Pages: [1]   Go Down

Author Topic: PTgui or Autopano software? what's your favorite?  (Read 12244 times)

bellimages

  • Sr. Member
  • ****
  • Offline Offline
  • Posts: 372
    • http://www.bellimages.com
PTgui or Autopano software? what's your favorite?
« on: August 09, 2010, 03:18:56 pm »

Would like to see a show of hands for these two software programs. Pros and Cons
Logged
Jan Bell, Owner/Photographer, Bell Image

BernardLanguillier

  • Sr. Member
  • ****
  • Offline Offline
  • Posts: 12339
    • http://www.flickr.com/photos/bernardlanguillier/sets/
PTgui or Autopano software? what's your favorite?
« Reply #1 on: August 09, 2010, 06:34:47 pm »

Quote from: bellimages
Would like to see a show of hands for these two software programs. Pros and Cons

Autopano
- best automatic detection
- best automatic horizon leveling
- best long term platform

PT gui
- best image quality (less stitching errors and slightly better blending with 8.3.10 vs 2.07)
- best image geometry control
- best fusion HDR

Cheers,
Bernard

Justan

  • Sr. Member
  • ****
  • Offline Offline
  • Posts: 1928
    • Justan-Elk.com
Re: PTgui or Autopano software? what's your favorite?
« Reply #2 on: August 11, 2010, 11:19:30 pm »

I did a comparison of the two several months back. I had an 11 frame stitch done in very low light that I used to evaluate. Photoshop couldnít do it. I found that ptgui produced excellent results and I liked the UI more so went with it. I've done several dozen panos since and itís never failed to produce excellent results. It is very fast and offers about a dozen different projections. One of my favorites is called vedutismo.

usathyan

  • Full Member
  • ***
  • Offline Offline
  • Posts: 187
    • http://www.umeshbhatt.com/
Re: PTgui or Autopano software? what's your favorite?
« Reply #3 on: August 12, 2010, 10:09:56 am »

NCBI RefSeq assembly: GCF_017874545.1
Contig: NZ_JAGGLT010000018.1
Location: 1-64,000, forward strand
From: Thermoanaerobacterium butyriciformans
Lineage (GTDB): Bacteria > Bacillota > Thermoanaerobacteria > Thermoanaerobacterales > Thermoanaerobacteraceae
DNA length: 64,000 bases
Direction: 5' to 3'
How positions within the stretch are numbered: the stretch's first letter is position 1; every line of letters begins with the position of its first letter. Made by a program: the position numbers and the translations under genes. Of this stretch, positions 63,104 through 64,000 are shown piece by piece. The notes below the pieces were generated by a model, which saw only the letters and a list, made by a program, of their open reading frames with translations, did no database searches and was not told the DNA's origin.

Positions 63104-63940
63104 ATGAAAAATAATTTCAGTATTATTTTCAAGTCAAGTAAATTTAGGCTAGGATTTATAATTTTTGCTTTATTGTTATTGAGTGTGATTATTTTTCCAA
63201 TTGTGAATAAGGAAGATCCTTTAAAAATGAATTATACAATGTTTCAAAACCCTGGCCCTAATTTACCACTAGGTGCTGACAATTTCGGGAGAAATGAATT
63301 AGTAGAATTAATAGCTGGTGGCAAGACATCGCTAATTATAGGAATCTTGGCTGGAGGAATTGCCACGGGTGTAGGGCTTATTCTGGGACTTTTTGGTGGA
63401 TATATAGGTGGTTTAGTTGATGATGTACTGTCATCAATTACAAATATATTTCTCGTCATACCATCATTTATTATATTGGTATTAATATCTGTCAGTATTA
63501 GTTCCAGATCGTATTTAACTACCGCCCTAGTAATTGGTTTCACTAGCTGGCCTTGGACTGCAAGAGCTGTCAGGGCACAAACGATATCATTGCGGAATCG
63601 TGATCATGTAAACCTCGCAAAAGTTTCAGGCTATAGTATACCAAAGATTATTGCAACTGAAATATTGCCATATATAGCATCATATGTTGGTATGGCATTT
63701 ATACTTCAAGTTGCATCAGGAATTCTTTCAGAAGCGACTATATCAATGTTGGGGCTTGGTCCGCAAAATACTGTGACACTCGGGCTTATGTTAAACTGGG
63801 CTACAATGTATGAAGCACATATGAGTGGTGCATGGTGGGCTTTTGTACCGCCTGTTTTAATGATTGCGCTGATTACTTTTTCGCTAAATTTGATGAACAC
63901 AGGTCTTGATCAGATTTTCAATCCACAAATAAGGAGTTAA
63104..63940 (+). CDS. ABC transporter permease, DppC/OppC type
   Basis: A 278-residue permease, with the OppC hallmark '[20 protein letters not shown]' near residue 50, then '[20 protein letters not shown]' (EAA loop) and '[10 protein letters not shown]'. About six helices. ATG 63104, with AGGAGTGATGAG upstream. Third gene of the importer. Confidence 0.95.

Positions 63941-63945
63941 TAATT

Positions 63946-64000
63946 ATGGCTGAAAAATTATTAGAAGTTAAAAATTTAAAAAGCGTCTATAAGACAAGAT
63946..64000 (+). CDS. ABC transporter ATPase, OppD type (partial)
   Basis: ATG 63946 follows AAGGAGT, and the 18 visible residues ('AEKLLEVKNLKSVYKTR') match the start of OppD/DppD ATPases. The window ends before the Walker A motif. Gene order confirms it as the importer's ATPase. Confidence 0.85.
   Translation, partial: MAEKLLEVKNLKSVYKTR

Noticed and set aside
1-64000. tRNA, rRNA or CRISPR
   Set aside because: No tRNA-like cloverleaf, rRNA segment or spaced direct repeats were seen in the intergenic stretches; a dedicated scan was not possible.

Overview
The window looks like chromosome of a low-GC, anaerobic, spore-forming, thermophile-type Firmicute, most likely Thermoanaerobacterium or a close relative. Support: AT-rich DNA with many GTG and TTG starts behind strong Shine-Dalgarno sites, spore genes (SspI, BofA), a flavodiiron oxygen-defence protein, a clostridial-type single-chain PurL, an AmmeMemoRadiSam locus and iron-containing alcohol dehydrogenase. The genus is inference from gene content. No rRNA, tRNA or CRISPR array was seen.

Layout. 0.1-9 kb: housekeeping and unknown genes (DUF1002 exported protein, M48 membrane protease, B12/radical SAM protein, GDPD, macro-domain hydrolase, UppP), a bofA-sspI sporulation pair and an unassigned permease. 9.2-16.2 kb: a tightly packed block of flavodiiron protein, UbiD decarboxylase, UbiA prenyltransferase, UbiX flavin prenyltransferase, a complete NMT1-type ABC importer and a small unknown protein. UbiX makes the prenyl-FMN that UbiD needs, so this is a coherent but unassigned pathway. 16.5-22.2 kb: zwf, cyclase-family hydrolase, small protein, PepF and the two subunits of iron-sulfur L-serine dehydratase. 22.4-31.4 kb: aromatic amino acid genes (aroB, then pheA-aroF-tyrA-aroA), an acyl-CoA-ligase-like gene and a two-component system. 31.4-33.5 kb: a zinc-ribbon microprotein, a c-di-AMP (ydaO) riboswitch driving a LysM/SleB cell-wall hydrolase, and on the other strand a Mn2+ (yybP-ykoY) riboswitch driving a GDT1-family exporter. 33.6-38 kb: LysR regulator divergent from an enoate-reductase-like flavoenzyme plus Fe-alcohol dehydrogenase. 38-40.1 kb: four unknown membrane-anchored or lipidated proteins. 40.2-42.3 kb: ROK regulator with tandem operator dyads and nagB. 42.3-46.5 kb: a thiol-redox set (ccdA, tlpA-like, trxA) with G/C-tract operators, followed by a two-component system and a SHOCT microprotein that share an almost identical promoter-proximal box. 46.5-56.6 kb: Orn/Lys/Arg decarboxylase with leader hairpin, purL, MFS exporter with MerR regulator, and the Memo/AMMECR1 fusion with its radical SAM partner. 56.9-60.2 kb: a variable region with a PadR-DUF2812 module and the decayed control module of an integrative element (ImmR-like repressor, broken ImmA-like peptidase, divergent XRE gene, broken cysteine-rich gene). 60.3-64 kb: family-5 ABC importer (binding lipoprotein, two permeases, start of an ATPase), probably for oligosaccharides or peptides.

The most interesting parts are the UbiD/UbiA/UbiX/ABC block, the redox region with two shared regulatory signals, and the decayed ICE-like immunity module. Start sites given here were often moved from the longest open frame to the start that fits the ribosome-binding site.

I like PTGui for its HDR merging option...saves time...
Logged
--------------
Umesh Bhatt [url=http://w

fike

  • Sr. Member
  • ****
  • Offline Offline
  • Posts: 1391
  • Hiker Photographer
    • trailpixie.net
Re: PTgui or Autopano software? what's your favorite?
« Reply #4 on: August 12, 2010, 10:30:07 am »

I have been using PTGui for a couple years.  Very easy program.  I was using PTAssembler before that, and it required substantially more manual intervention and more knowledge of the processing involved in making a pano. I don't have any experience with AutoPano.
Logged
Fike, Trailpixie, or Marc Shaffer

JeffKohn

  • Sr. Member
  • ****
  • Offline Offline
  • Posts: 1668
    • http://jeffk-photo.typepad.com
Re: PTgui or Autopano software? what's your favorite?
« Reply #5 on: August 12, 2010, 11:26:49 am »

My thoughts are similar to Bernard's. Autopano Pro's automatic detection is pretty amazing, and it seems to do a better job of finding the vanishing point when the camera was tilted up or down (in fact sometimes even when I'm going to be using PTGui for the stitch, I'll run Autopano Pro's detection to see where it thinks the vanishing point is).

PTGui gives you a little more control, with it's manual control point editor and the ability to override image parameters such as shift. PTGui also has two features I really like: Exposure Fusion blending for bracketed shots and the Vedutismo projection.

For panos where I don't need exposure blending and I'm going to use one of the projections that Autopano Pro supports, that will be the stitcher I use more often than not. For stitches where I need  exposure blending, precise control of image parameters (eg shift), or want to use the Vedutismo projection, PTGui is the one I turn to. If I were to choose a single stitcher it would be PTGui.